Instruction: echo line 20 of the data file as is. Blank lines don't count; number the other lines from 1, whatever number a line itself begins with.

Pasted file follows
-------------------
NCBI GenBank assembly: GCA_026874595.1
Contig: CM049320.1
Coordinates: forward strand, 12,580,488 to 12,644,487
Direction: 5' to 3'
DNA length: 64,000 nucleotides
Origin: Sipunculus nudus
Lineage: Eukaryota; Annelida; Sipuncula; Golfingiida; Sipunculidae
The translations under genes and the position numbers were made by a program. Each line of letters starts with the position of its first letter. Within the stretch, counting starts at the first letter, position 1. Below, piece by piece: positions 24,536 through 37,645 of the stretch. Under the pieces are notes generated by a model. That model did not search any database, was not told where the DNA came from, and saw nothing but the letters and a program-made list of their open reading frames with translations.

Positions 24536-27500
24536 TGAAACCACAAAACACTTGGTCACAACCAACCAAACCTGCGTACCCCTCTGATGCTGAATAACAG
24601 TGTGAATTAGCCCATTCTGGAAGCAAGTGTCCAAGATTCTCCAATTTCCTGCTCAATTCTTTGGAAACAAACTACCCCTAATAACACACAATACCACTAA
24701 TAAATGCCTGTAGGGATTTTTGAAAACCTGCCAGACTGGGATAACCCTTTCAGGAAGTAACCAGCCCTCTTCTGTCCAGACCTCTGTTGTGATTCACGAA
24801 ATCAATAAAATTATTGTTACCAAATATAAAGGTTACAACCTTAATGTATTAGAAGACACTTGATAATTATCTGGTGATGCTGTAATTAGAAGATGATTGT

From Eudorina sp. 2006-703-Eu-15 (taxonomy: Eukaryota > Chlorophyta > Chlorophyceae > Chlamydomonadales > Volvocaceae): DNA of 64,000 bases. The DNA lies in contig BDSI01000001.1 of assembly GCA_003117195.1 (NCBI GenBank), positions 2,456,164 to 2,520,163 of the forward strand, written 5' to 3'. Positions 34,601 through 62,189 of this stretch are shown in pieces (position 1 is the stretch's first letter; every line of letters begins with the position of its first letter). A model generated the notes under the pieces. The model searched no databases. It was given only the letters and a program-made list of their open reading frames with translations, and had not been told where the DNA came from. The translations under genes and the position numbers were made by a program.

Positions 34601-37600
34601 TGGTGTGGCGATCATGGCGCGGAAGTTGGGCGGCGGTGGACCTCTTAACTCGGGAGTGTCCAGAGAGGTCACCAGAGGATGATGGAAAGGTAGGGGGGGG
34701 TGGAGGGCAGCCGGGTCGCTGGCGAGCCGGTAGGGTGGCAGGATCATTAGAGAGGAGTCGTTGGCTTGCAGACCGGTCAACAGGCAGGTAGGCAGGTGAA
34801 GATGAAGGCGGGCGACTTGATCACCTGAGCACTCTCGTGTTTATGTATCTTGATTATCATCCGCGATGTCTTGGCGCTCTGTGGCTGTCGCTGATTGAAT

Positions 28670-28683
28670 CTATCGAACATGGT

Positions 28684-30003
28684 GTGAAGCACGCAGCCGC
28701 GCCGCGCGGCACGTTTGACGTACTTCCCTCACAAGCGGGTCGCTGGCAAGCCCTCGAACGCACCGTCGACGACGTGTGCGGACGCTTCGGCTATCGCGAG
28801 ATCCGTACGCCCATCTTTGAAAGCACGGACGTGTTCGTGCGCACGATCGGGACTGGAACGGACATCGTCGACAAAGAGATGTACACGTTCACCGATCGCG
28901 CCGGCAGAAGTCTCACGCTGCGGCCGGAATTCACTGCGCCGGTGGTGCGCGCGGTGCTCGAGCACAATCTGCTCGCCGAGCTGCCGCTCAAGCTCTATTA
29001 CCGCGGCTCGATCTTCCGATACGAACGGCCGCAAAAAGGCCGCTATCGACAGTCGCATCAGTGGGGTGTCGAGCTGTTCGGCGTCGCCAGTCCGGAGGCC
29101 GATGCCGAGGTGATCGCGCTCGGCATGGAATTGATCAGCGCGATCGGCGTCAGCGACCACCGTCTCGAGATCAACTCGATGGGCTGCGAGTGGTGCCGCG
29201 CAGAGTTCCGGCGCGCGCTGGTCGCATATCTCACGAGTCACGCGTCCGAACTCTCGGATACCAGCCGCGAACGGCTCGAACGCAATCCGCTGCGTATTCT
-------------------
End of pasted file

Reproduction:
28670 CTATCGAACATGGT